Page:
The best way of recording risk assessments.
Review of the overall process and risk assessment.
I have found that in order for any risk assessment to be properly implemented. The resident and the staff team need to be aware of the above points and agree with the assessment. I make sure everyone who is in the position of caring for vulnerable people must be made aware of the residents in care could be subject to. By their very vulnerability and dependence on others a resident faces many risk areas. I know it is important to provide opportunities for residents to maintain an independent lifestyle. As I am a responsible person I often feel very nervous of promoting empowerment because of criticism if anything goes wrong.
I make sure staff gets regular and updated training on the need for risk assessment and what risks residents are open to. I know risk management provides the opportunity to find a balance between resident empowerment and minimisation of the risks involved. In order to do this effectively, all records need to be clearly understood, concise and up to date; this helps to ensure accountability is evident. Residents benefit greatly when given empowerment and having control over certain aspects of their lives. RESIDENT EMPOWERMENT
Care Standards make Care Planning a mandatory requirement. Care Planning requires a building up of a personal record, but I am not only being asked for a “record”, I am being asked for a “Plan” there is a difference. The record is what has gone on and what is going on; the plan is what I am proactively going to do about it. I have a legal duty of care, fall the wrong side of that duty of care and I will be potentially, in serious trouble. If something goes wrong I must prove I had sought to prevent it. Care planning is a practical way of planning proactive care and satisfying my legal duties.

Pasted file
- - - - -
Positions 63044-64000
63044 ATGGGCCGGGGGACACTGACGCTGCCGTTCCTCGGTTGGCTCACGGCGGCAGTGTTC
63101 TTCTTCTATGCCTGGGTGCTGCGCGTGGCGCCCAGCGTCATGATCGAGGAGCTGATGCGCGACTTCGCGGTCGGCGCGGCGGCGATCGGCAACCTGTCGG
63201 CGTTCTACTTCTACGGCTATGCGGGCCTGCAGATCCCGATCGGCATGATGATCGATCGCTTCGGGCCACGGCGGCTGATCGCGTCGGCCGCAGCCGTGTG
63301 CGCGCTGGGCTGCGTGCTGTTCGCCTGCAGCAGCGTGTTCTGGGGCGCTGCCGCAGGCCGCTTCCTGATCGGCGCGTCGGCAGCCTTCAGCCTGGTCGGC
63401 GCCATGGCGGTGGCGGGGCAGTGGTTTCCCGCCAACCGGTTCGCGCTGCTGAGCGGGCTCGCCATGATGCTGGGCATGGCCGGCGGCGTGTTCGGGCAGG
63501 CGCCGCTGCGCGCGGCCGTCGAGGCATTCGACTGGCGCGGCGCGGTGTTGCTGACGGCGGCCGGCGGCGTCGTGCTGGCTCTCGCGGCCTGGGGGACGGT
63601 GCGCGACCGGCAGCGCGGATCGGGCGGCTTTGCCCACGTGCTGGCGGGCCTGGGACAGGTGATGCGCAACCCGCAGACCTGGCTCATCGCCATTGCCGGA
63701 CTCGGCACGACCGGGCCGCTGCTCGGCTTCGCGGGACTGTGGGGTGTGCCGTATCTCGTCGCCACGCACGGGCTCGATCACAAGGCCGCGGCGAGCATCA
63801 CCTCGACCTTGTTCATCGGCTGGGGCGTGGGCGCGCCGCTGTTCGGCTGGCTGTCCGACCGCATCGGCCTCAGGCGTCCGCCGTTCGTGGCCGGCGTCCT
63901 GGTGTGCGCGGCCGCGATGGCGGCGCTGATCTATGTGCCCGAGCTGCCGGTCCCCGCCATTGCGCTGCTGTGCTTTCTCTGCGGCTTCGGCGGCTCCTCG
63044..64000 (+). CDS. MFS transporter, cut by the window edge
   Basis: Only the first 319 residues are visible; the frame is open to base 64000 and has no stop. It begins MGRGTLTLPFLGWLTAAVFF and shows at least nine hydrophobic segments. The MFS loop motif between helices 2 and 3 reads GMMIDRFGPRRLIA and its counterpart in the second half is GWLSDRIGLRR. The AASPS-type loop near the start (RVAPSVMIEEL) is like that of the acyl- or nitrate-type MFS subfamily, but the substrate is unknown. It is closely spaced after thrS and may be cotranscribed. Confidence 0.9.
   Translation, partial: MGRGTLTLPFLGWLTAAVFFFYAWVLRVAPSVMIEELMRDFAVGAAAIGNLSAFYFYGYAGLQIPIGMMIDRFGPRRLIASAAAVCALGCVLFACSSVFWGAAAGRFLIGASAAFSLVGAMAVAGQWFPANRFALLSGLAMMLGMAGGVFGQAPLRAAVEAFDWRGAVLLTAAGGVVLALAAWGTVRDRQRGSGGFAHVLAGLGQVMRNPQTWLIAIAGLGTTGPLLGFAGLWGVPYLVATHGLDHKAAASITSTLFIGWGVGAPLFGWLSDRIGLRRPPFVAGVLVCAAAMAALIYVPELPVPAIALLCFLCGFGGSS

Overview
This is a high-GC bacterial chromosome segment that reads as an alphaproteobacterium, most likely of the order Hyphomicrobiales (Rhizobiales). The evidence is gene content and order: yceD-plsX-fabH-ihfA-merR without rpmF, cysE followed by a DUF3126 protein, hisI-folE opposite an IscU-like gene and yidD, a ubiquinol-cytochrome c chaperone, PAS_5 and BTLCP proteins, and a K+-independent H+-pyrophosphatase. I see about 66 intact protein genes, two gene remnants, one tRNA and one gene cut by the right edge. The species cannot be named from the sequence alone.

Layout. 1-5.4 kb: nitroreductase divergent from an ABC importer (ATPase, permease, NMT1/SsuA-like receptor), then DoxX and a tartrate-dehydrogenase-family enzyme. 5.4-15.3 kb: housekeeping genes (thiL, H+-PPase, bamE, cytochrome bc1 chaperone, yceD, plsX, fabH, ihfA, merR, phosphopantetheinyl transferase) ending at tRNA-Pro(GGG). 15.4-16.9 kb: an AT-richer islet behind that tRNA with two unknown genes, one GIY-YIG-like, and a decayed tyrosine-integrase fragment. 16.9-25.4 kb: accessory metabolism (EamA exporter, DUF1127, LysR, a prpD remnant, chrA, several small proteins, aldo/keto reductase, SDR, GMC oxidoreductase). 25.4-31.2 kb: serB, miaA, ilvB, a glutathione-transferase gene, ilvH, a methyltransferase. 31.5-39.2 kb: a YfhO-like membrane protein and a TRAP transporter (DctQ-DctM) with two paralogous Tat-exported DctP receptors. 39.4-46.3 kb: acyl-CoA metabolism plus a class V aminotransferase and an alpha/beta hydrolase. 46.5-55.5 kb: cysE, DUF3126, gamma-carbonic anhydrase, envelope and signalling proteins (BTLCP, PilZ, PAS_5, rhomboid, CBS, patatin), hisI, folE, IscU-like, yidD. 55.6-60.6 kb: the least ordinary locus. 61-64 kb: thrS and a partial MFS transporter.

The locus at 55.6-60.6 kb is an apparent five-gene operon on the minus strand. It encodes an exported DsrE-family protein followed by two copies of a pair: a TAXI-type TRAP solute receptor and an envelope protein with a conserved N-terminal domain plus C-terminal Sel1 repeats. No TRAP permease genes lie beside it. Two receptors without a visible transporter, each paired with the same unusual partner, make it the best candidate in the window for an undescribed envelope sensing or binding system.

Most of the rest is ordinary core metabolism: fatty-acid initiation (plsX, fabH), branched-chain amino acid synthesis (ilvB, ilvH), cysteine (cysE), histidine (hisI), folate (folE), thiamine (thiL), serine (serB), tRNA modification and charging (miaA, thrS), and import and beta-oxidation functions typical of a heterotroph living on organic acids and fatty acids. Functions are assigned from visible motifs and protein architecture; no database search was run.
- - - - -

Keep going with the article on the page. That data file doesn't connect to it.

Care Plans and the Resident
Every resident has the right to receive good care. To give good care, I make sure that all home staff plans to support the resident’s needs, abilities, interests and preferences. Under the law, residents and families are partners in this planning process. The resident has the right to give information, ask questions, participate in the care plan meetings, offer suggestions, review care plan document and accept or refuse offered care. When the resident gets involved in the care planning process, it is almost certain that they will get better care and enjoy a higher quality of life. I know that good care plans address all aspects of life in the home, not just the residents immediate health needs. For example, care across time when a resident had a problem getting along with their roommate could be more important to them than treatment plans. Care planning conferences are held soon after admission and I review them every four weeks to design and update the care plan. The resident and family have the right to be invited and involved in each meeting.